Posted Saturday, 27-Jun-2015
This year is the 200th anniversary of the Battle of Waterloo. The battle, which ended the Emperor Napoleon’s career and gave a huge boost to Abba, has spawned a whole host of board games. So why is it so popular, and how can you pick the game to play?
Why is Waterloo so appealing as the subject of games?
Part of it is historical significance. Waterloo saw the defeat of Napoleon, one of history’s most famous generals and politicians. It also marked the end of France’s imperial ambitions, and the restoration of the French monarchy.
The spectacle helps. Waterloo took place in an age when grand armies in bright uniforms fought each other on an epic scale, cavalry charging through the smoke of devastating artillery batteries. It’s this spectacle that inspires a children’s game like , with its dramatic cover art and plastic pieces.
But more than anything, the appeal lies in the close fought drama of the battle. Both sides were tested to their limit at Waterloo, and the battle could easily have gone the other way. It makes for a game that could also go the way of either player.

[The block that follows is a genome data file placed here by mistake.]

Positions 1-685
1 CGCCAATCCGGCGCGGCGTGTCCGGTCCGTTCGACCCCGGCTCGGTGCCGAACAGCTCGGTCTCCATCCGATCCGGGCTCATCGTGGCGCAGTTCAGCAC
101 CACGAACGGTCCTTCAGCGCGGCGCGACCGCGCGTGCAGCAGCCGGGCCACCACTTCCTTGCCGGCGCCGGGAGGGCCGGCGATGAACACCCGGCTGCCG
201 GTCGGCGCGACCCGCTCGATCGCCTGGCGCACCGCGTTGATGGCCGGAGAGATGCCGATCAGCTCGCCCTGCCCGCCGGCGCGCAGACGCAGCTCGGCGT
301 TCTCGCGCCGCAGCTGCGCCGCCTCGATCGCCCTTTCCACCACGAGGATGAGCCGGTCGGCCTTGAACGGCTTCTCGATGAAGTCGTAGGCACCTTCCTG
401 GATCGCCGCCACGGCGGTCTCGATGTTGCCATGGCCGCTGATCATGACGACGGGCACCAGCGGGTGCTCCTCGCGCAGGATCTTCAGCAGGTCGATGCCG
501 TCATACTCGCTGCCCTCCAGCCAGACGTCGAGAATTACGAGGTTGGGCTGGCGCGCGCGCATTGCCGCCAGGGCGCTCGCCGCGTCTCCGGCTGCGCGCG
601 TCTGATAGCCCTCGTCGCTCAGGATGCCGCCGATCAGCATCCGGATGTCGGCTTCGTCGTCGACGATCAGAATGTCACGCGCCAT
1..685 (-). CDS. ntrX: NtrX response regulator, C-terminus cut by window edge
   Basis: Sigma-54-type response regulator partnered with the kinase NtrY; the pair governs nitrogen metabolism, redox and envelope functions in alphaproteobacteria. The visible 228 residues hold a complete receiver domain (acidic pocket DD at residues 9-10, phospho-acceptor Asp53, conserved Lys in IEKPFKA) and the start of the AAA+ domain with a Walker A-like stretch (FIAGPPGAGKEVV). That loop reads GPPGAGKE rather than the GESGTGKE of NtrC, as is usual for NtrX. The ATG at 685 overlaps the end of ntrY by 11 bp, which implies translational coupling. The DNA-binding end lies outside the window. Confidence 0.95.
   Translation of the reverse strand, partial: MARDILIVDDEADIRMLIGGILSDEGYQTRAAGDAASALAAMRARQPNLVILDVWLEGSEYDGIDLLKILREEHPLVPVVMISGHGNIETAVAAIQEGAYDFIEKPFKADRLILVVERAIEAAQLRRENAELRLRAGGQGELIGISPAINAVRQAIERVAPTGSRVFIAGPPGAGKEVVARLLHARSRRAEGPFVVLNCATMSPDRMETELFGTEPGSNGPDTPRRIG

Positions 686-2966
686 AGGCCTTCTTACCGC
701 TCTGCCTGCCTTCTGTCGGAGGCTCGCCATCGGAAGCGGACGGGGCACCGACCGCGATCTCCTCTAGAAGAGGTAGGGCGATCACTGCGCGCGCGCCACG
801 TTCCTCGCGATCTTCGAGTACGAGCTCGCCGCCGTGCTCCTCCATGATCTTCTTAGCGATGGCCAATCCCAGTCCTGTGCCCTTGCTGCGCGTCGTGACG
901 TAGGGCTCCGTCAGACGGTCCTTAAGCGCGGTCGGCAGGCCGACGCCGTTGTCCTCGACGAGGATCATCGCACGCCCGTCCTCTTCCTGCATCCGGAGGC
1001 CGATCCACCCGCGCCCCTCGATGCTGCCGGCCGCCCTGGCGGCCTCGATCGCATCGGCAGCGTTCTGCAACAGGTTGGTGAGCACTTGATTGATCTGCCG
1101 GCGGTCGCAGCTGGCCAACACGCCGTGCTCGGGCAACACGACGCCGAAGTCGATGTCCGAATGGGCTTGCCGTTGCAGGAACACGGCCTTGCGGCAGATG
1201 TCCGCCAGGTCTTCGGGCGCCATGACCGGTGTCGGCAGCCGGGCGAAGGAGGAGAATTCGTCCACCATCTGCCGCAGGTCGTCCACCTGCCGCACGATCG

Films, books and TV shows often celebrate significant anniversaries and educate people about them. But board games can do this even better.
Because they involve active participation, board games make their subjects more memorable. Watch the film of Waterloo and you’ll remember the action but few of the details.
Spend hours on a detailed game like 1815 – Waterloo Campaign and you’ll remember when a lancer was more useful than a hussar, who fought on which sides, and the names not just of Napoleon and Wellington but other important figures like Ney and Blücher.
Much celebration turns us into passive observers. Board games make us active participants reliving the past.
There are dozens of board games about refighting Waterloo, so where should you start?
With the rise of war games and the celebrated film of the battle, the 1970s saw a whole slew of Waterloo board games, such as Napoleon: The Waterloo Campaign. Many of these are classics, and will appeal to long time gamers. But they also tend to be complex, and board games have come on a long way since.
If you’re looking for a simpler introduction to fighting the battle, consider a more modern option, like Waterloo: Napoleon’s Last Battle, or one sold as a simple introductory game, like Napoleon at Waterloo.
Board games are a great way to celebrate the past, and with such a wide range of options, Waterloo is a great place to start.
Published by BoardGamePrices.com